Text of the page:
That man is a misfortune. He spends his solemn nights alone. Alone, due to an irreversible mishap. Due to his lugubriousness, he weeps into his pillow, hoping to lock himself out of this truly cruel world, from the world that killed his wife. From the world, he watched, as his wife died.

Insanity: Written February 13, 2012. I don’t remember anything about this one, but it was interestingly written on the same day as Misfortune. 

Mirror, Mirror, oh how you saved me

Saved me from myself

Oh how you helped me

See the best of myself

Mirror, Mirror, oh how you have saved me.

You can stop talking to your friend.

That mirror isn’t real, its inanimate.

Listen to me, I am you and you are me.

The world likes you best with your insanity.

The Lost Souls: Part 1:Initiation

Here is a little something that I recently wrote. Science Fiction is not my usual genre, so this is a bit experimental. Enjoy!

Initiation:

It’s time to start again. It’s time to breathe in the air that has been long forgotten, much like the past. He knew it was time. The internal mechanisms of his mind had been calibrated to recognize the thaw command since birth. His mind was soaring over the glittering cerulean oceans of Earth, through the steel and glass towers along the sandy coasts, and the dense leafy forests along the edges of mountains. The images were of a dream, but also a memory. He had never visited the blue planet before, but someone else in his mind had. Someone he couldn’t remember. It was a dream he had grown familiar with, even comfortable. His memory was slowly flooding back: his identity, his mission, his personality.

Leviath. That was his name. He began to sense reality again, his eyes flickering open to the blinding glow outside. Vapor swirled around him, condensing on the thick glass wall before him. He threw his numb hands on the glass, acting on an instinct mankind had always known—trying to escape from the cage. The cryo-tube was just large enough to house his body.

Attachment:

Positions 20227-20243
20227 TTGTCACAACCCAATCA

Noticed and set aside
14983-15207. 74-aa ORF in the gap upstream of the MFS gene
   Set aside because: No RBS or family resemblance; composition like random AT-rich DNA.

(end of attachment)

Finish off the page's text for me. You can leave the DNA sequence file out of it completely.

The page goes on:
He began to bang at the glass, but his body was too weak. A voice came through the tube’s speakers, although it sounded electronic. It was a woman’s, and very monotone.

“Thawing complete. Starting welcome initiation.”

Leviath began to remember where he was. He was on board a space cruiser or part of it at least. His team had been sent on a mission to scout out a nearby galaxy, or at least his ancestors. He had been born during the return trip, just after they were attacked by an alien race. There had been much bloodshed and communication with Earth had ceased. The slip space engines had been disabled and the ship torn apart. He had entered into cryo-sleep when he reached 30 years of age. How long he had been frozen was unknown to him.

He was wearing a helmet with a visor, which came to life with monitors and controls as the voice spoke again.

“Welcome committee complete. Initiation complete. Preparing for extraction.”

The glass lid began to squeak open and the hiss of gas release hurt his eyes. His skin ached like hell, but he found the urge to life himself up and out of the living casket.

He entered into a bright room, three levels of cryo tubes strapped to the pale walls. The black metallic floor clanked as his combat boots made contact. An observatory box hung partially suspended above him, although he couldn’t see anyone through the tints. The room was empty of life, the only audible noise being the hum of machines and the beeping of computers.

Someone should be here, he thought. I wasn’t alone when I went to sleep.

He stretched a bit, his muscles stinging as he reviewed his cryo status on a nearby data display.

  • LEVIATH INITIATED. SYSTEMS ONLINE. MONITORS ONLINE. EXTRACTION ENGAGED.
  • CRYO BAY 5 MANUAL OVERRIDE INITIATED.
  • WAKE STATUS—SLEEP TIME—23 YEARS—10 DAYS—15 HOURS—31 MINUTES.